Mash-Ups in Fashion, Music & Literature
When I think about mash-ups, I can't help but think about Julia Kristeva and her notion of intertextuality.
The term has been used in many, many different ways since she first coined it, but, quite generally, she was using it to talk about literature and the way that it exists within not only a network of language but a network of texts. Every text, even something you wrote on a sticky note, is in dialogue with the entire linguistic system - you've just selected a few words from that system. Those words, of course, are weighted with meaning: they have a long history of being used by lots of other people, for lots of different purposes - both constructive and nefarious.
Now a literary text - something that's trying to assert or achieve the status of a cultural object that deserves a reader's consideration (something more refined than your sticky note) - is part of a network of language and also a network of previous texts. Kristeva was very interested in how it is that the meaning of a piece of literature is produced in the mind of a reader, who cannot help but situate their understanding of that text in a larger context, one that includes what they've read before and what the writer is both self-consciously and unconsciously referencing.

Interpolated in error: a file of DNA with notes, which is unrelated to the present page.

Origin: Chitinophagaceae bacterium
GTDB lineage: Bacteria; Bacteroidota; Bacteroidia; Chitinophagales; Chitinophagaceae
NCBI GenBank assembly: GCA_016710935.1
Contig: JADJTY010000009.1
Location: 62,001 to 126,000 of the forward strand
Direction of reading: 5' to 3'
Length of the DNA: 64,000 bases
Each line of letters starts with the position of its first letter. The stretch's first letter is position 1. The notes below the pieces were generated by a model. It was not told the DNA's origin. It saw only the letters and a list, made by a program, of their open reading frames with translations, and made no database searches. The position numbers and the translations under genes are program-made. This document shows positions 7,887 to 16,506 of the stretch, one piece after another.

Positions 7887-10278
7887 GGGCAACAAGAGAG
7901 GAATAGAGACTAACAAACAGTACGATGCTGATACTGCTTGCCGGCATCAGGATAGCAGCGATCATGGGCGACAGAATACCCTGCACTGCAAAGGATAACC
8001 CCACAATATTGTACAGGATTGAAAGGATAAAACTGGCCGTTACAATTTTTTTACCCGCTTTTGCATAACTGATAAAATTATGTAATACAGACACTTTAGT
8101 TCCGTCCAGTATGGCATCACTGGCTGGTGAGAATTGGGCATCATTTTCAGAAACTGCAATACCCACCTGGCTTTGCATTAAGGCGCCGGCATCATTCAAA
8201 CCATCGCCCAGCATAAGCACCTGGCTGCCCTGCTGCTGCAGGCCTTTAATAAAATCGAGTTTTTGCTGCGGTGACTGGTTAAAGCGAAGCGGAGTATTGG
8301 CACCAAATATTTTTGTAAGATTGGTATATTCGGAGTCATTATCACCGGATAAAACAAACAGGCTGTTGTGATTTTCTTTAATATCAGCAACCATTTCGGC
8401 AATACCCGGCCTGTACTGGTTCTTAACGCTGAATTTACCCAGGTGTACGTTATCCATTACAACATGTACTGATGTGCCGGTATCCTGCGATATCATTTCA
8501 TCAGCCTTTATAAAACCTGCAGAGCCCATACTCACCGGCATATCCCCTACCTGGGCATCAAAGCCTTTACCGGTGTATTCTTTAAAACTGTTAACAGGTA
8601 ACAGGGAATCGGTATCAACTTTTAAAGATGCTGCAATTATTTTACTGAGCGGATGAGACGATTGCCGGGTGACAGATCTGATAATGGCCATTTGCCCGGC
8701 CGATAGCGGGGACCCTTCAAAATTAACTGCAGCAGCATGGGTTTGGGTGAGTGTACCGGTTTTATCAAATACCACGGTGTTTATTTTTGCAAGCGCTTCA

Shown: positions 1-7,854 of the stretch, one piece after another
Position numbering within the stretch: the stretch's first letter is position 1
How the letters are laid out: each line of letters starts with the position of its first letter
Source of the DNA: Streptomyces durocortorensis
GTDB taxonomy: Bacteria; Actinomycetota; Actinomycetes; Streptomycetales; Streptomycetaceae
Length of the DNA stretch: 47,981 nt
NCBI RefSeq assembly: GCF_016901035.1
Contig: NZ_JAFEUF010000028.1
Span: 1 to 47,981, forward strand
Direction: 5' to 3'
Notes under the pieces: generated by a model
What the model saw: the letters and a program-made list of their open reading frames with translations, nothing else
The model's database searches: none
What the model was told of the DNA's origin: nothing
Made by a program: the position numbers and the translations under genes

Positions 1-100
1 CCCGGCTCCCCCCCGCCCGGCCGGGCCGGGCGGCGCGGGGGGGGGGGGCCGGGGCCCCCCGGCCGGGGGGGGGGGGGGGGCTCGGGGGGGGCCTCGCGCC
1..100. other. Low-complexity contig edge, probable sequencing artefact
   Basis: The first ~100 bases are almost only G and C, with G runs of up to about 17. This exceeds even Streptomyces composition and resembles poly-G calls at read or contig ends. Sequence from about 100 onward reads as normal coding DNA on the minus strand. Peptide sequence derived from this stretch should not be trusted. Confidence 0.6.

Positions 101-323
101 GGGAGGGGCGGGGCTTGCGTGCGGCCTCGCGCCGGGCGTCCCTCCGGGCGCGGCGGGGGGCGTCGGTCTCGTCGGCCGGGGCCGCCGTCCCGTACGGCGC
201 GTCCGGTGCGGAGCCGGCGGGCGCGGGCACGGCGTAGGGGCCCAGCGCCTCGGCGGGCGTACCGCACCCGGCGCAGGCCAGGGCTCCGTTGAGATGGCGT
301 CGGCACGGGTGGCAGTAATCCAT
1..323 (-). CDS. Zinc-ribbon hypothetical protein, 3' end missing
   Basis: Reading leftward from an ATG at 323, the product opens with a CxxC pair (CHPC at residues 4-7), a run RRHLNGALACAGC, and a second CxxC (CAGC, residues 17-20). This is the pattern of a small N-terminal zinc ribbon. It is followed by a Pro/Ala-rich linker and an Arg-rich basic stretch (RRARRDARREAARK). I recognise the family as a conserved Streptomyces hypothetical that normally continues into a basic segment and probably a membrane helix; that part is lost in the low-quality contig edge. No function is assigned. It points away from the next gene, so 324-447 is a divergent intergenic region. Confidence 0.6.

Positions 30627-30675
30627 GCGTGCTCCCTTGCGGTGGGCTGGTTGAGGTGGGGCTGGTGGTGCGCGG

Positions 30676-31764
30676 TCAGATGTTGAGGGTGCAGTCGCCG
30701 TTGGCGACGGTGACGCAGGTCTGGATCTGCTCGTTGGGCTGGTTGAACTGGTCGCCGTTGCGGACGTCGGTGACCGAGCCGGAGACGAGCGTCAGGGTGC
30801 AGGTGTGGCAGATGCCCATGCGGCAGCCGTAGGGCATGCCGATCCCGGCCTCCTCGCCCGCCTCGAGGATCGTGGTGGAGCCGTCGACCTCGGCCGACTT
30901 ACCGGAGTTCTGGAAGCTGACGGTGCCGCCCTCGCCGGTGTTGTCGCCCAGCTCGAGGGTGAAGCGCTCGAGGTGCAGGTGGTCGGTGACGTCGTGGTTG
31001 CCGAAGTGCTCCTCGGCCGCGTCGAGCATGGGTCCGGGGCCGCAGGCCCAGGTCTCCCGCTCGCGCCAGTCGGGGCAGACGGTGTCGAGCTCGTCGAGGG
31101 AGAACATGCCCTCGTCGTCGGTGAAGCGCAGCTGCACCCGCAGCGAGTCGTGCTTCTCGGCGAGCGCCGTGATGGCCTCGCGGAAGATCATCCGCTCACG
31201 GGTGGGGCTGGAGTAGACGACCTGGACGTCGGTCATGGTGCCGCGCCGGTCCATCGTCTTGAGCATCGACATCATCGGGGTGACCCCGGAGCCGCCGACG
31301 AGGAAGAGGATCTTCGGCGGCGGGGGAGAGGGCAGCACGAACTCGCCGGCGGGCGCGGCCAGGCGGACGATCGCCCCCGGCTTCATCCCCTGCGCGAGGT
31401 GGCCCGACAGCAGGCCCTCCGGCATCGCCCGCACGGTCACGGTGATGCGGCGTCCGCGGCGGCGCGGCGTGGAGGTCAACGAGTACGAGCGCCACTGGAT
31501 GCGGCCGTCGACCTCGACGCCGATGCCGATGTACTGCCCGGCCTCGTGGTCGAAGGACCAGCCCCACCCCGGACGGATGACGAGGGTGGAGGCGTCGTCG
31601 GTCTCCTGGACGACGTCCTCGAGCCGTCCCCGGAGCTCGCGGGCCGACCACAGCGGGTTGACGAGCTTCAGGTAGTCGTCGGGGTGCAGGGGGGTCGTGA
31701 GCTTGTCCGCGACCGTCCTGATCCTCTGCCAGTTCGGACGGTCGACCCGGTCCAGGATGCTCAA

If you think about it, the process of writing anything could be described as the process of sampling.
Some authors are far more self-conscious about this process than others. I wrote my doctoral dissertation about literary modernism and so I became very familiar with T.S. Eliot's The Waste Land, a poem infamous for its intertextuality. Eliot's literary and historical references were so numerous and so intricately interwoven that he was prevailed upon to provide footnotes for later editions. Nowadays I don't believe you can find an edition without the footnotes, which themselves have become the subject of detailed literary analysis. Even though I was a big fan of Public Enemy at the time, it didn't occur to me that what Eliot was doing in his "high modernist" masterpiece was not all that different from what hip-hop artists were doing with recorded samples - creating multilayered, multivalent texts that engage with the past as they try to grapple with the present. (You can find out a bit more about my continuing research on The Waste Land here)